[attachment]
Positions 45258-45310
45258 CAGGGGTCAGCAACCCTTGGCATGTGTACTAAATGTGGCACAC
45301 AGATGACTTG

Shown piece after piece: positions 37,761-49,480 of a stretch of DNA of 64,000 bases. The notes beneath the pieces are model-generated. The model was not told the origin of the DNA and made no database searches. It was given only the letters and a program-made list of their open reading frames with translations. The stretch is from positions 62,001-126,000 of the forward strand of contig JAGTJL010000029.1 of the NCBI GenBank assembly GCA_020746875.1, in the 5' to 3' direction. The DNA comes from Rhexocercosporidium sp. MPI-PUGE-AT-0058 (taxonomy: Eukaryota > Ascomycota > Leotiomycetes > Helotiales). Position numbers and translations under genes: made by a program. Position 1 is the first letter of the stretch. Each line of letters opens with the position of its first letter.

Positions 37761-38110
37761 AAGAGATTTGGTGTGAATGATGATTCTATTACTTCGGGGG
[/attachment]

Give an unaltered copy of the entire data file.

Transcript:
Positions 45258-45310
45258 CAGGGGTCAGCAACCCTTGGCATGTGTACTAAATGTGGCACAC
45301 AGATGACTTG

Shown piece after piece: positions 37,761-49,480 of a stretch of DNA of 64,000 bases. The notes beneath the pieces are model-generated. The model was not told the origin of the DNA and made no database searches. It was given only the letters and a program-made list of their open reading frames with translations. The stretch is from positions 62,001-126,000 of the forward strand of contig JAGTJL010000029.1 of the NCBI GenBank assembly GCA_020746875.1, in the 5' to 3' direction. The DNA comes from Rhexocercosporidium sp. MPI-PUGE-AT-0058 (taxonomy: Eukaryota > Ascomycota > Leotiomycetes > Helotiales). Position numbers and translations under genes: made by a program. Position 1 is the first letter of the stretch. Each line of letters opens with the position of its first letter.

Positions 37761-38110
37761 AAGAGATTTGGTGTGAATGATGATTCTATTACTTCGGGGG